By Samuel Steinmetz
Imagine being able to break the cycle of poverty with just a small loan – this is the reality for millions of people around the world through the powerful tool of microfinance.
For billions of people around the world, access to financial services is a distant dream. They are often excluded from the traditional banking system due to their low incomes, lack of collateral, or simply because they live in remote areas. By providing small loans and other financial services, microfinance enables the poor to start businesses, build assets, and manage their finances more effectively. We will examine the challenges and criticism facing microfinance, as well as some inspiring success stories of individuals who have benefited from this powerful tool for poverty reduction and economic development.
The loans ranging from as little as 100$ up to thousands of dollars are particularly important for households without steady income, in order to hedge against emergencies, for their children’s educations or other long term investments. In our developed part of the world a loan of that size may not seem to be of much importance or impact but for the impoverished people it enables them to break the cycle of poverty because they are able to start business or engage in profitable activities. Many microfinance organizations require the people seeking a loan to take a class on different subjects. These can range from money management to basic skills and knowledge development. Saleha B. Khumawala, has shown that this concept combined with opportunity are key factors to empower the poor. And it seems to work! A study conducted in Bangladesh found that microfinance programs increased household incomes and assets, reduced poverty, and improved women’s empowerment.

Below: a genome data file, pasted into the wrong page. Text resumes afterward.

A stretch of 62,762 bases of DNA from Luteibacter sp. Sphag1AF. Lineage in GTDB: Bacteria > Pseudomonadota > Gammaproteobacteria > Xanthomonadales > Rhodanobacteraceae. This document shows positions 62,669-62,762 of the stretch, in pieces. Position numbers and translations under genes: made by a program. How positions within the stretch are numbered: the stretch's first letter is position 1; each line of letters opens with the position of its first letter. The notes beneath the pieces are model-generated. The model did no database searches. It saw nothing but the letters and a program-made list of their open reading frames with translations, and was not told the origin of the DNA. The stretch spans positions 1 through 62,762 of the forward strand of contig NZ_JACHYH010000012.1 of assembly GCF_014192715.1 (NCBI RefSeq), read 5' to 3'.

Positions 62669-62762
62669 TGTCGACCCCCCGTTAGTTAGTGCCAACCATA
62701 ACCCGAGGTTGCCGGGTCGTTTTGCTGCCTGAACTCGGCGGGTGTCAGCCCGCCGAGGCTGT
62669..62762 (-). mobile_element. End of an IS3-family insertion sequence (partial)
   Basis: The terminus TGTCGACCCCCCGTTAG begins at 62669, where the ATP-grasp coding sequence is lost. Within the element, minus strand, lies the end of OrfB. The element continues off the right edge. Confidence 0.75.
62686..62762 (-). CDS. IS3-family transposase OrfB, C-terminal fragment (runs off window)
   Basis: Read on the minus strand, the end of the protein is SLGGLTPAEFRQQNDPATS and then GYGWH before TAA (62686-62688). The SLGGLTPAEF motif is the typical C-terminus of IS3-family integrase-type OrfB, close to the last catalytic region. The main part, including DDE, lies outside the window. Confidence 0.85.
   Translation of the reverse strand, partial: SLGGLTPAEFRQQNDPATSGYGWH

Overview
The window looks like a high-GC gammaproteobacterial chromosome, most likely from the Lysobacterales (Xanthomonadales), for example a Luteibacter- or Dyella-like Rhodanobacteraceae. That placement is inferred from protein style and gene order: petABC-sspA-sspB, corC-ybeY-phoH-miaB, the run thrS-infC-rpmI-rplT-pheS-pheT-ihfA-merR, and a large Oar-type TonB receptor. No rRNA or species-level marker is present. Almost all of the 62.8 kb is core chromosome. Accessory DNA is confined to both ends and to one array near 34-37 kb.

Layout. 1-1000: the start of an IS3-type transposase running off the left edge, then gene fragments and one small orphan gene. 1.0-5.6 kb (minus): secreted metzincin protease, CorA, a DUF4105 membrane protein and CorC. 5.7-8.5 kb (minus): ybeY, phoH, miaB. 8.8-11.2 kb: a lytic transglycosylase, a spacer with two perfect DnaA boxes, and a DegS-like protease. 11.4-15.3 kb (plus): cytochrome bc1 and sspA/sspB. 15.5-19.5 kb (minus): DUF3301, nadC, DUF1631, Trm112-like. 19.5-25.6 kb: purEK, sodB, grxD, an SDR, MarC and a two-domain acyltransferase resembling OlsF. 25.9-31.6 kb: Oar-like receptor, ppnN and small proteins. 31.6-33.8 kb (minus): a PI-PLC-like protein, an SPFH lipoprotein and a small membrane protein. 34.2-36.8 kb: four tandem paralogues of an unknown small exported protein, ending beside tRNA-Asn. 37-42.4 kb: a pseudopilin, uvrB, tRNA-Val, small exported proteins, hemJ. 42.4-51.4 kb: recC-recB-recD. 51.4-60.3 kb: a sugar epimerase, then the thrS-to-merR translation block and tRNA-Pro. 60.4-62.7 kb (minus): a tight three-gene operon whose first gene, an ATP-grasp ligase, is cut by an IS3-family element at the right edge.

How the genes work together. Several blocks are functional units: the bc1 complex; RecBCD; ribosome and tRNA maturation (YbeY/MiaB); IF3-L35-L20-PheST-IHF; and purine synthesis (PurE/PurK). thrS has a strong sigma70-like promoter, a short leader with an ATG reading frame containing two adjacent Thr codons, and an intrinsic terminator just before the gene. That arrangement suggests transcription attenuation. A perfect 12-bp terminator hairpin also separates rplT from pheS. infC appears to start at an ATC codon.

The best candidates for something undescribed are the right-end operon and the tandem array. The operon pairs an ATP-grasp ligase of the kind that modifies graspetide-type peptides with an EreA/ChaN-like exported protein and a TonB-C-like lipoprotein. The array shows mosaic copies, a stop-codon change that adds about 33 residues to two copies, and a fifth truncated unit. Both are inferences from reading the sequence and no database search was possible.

Even though microfinance has improved the lives of thousands of people it has fallen under criticism, especially for-profit institutions. Critics say it is unethical to make money of the poor. While NGOs use their profit to expand the number of people they help, other companies distribute it to their shareholders. By being a profitable business and their very nature helping the poor is not their main priority anymore. Others say that interest payments no matter their amount is still a burden. Borrowers are also sometimes unable to repay the loans due to catastrophes or simply because their business did not pay off. This can leave the recipient of the loan even poorer than before. Also a microcredit is not always enough to alleviate poverty as it may not address underlying structural issues such as inequality or limited job opportunities. Despite this criticism, microfinance remains an important tool in the United Nations first Goal to reduce poverty and can create a lot of success stories.
Finca International, a nonprofit microfinance organization, operates in over 20 countries and provides a range of financial services. Finca has partnered with local communities to provide access to credit and savings accounts, and insurance. With this they helped thousands of people to improve their financial stability and built towards a brighter future.
Lalmba Association’s plan is to empower rural communities in Africa with basic healthcare, microfinance, and support for vulnerable children. They have given ninety-eight microloans so far and have a 100% repayment rate. One of their recipients is Fatima Abagero, a single mother from Ethiopia. She turned 100$ into a restaurant at the main street in Chiri and selling raw coffee beans, grains and spices int the marketplace. Before receiving the loan, she would get occasional day labor jobs but now she is able to provide food for herself and her children.
In conclusion, microfinance has proved to be powerful and an important tool in the United Nations Goal to reduce poverty. While there are limitations in addressing underlying structural issues, microfinance organizations have successfully helped thousands of people and will provide many more opportunities to create inspiring stories like Fatima’s